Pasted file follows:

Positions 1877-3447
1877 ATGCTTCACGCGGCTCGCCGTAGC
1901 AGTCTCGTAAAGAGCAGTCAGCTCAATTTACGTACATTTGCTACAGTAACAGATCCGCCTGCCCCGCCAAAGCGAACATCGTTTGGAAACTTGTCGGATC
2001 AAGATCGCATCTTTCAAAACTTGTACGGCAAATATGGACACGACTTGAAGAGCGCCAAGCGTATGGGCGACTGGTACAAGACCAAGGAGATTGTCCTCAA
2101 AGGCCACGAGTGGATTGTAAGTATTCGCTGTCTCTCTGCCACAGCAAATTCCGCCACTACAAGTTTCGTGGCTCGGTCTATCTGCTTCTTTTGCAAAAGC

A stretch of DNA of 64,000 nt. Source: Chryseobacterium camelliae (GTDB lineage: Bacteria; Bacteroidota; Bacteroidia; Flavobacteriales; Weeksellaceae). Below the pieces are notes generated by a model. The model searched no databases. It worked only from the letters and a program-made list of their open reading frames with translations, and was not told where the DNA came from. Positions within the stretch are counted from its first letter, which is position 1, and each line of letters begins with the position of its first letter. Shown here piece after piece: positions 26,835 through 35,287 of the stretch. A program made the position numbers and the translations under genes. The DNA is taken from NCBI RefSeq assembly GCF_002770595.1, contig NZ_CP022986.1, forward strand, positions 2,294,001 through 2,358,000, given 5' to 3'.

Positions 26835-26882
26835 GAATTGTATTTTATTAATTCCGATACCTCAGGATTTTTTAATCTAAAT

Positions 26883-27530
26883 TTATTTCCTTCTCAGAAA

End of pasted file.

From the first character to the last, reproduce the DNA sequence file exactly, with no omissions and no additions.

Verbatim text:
Positions 1877-3447
1877 ATGCTTCACGCGGCTCGCCGTAGC
1901 AGTCTCGTAAAGAGCAGTCAGCTCAATTTACGTACATTTGCTACAGTAACAGATCCGCCTGCCCCGCCAAAGCGAACATCGTTTGGAAACTTGTCGGATC
2001 AAGATCGCATCTTTCAAAACTTGTACGGCAAATATGGACACGACTTGAAGAGCGCCAAGCGTATGGGCGACTGGTACAAGACCAAGGAGATTGTCCTCAA
2101 AGGCCACGAGTGGATTGTAAGTATTCGCTGTCTCTCTGCCACAGCAAATTCCGCCACTACAAGTTTCGTGGCTCGGTCTATCTGCTTCTTTTGCAAAAGC

A stretch of DNA of 64,000 nt. Source: Chryseobacterium camelliae (GTDB lineage: Bacteria; Bacteroidota; Bacteroidia; Flavobacteriales; Weeksellaceae). Below the pieces are notes generated by a model. The model searched no databases. It worked only from the letters and a program-made list of their open reading frames with translations, and was not told where the DNA came from. Positions within the stretch are counted from its first letter, which is position 1, and each line of letters begins with the position of its first letter. Shown here piece after piece: positions 26,835 through 35,287 of the stretch. A program made the position numbers and the translations under genes. The DNA is taken from NCBI RefSeq assembly GCF_002770595.1, contig NZ_CP022986.1, forward strand, positions 2,294,001 through 2,358,000, given 5' to 3'.

Positions 26835-26882
26835 GAATTGTATTTTATTAATTCCGATACCTCAGGATTTTTTAATCTAAAT

Positions 26883-27530
26883 TTATTTCCTTCTCAGAAA